An interesting update… of the 2 types of explosives, it may be that there was FAR less of the less-deadly kind (but still over 100 tons of the more-deadly kind).

LOL at the dim bulb who said this story “might blow up in Kerry’s face”.

[quote]Lumpy wrote:
The explosives were conventional weapons, not WMD.[/quote]

Did you read the article? It also referenced uranium and equipment for producing nuclear weapons.

If it didn’t happen – which you, Kerry, and Richard Holbrooke don’t know – and it seems very likely it was moved prior to our arrival in Iraq – then it isn’t evidence of anything other than your candidate’s and his shills’ desperate attempt to grasp at straws.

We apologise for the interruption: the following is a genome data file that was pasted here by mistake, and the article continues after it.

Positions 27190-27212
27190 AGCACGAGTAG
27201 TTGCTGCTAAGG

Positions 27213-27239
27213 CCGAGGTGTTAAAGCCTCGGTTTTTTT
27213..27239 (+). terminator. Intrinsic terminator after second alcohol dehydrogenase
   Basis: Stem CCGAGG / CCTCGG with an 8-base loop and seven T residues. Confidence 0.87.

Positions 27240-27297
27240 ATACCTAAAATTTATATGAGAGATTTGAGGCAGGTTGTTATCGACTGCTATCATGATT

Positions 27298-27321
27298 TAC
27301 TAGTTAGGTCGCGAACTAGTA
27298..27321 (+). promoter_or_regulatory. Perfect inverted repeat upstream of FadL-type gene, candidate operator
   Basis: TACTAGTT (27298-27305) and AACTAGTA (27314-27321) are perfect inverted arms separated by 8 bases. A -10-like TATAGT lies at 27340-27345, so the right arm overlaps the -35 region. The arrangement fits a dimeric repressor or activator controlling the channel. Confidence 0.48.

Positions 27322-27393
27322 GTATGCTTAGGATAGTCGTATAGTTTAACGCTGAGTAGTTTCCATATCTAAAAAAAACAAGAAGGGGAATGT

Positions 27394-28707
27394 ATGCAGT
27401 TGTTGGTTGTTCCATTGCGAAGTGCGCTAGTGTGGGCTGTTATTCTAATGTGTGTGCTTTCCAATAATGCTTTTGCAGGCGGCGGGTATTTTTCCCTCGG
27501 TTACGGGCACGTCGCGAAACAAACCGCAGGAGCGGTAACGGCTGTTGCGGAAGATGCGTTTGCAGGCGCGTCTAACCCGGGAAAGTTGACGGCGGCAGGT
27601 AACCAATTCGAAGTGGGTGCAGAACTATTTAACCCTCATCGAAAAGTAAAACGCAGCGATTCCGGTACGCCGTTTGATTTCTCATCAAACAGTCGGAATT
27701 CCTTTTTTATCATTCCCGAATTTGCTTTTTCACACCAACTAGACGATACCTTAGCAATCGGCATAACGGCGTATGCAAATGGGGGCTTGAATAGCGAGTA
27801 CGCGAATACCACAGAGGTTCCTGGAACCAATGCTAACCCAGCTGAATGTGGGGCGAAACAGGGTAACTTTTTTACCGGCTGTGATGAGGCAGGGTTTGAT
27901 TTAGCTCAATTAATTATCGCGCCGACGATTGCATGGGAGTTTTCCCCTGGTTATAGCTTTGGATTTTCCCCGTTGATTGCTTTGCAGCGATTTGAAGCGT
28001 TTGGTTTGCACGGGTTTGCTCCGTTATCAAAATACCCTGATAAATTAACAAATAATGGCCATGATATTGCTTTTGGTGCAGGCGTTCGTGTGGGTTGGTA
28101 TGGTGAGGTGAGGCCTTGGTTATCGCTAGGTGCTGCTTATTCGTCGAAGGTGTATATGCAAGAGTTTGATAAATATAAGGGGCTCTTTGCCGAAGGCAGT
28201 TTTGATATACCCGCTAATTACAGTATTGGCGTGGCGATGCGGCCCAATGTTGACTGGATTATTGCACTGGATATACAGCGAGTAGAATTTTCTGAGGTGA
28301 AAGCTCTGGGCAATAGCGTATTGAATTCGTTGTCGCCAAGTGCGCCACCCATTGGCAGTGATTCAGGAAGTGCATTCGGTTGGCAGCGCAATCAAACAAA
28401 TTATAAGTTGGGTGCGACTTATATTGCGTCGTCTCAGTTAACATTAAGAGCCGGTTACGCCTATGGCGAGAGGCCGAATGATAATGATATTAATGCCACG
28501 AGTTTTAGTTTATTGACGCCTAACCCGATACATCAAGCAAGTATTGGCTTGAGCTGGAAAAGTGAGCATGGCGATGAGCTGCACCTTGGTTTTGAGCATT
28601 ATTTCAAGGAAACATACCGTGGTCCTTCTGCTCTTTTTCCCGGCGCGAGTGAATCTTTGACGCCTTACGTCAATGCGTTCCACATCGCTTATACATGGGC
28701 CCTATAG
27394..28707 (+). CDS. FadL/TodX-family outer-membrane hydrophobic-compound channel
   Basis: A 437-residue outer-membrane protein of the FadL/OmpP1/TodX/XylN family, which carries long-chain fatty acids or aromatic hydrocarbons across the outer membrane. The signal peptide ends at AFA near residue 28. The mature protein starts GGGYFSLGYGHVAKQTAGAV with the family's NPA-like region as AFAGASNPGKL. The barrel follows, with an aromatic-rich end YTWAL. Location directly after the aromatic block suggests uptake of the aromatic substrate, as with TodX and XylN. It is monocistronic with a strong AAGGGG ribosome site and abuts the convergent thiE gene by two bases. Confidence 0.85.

[quote] My assumption — and I’d appreciate if those who know such things would verify or correct me on this — is that if these particular explosives were used in Iraq, then the U.S. military would be well aware of it.

One of the inspectors said there was traces in at least one of the bombings.[/quote]

You have a source for that? I haven’t seen it.

And, even so, do you really think that traces in one bombing disproves the point, given we’re talking about 380 tonnes?

This WAS reported back when it happened – and it was basically ignored. The Seattle Post Intelligencer ran with the story back in May – I’m not a subscriber, and I can’t find the link, but you can check that if you’re so inclined.

The only think pathological is your denial of reality while you create, in your own mind, a picture of evil and incompetence that you label “Team Bush.” You really should try to think beyond the latest DNC email.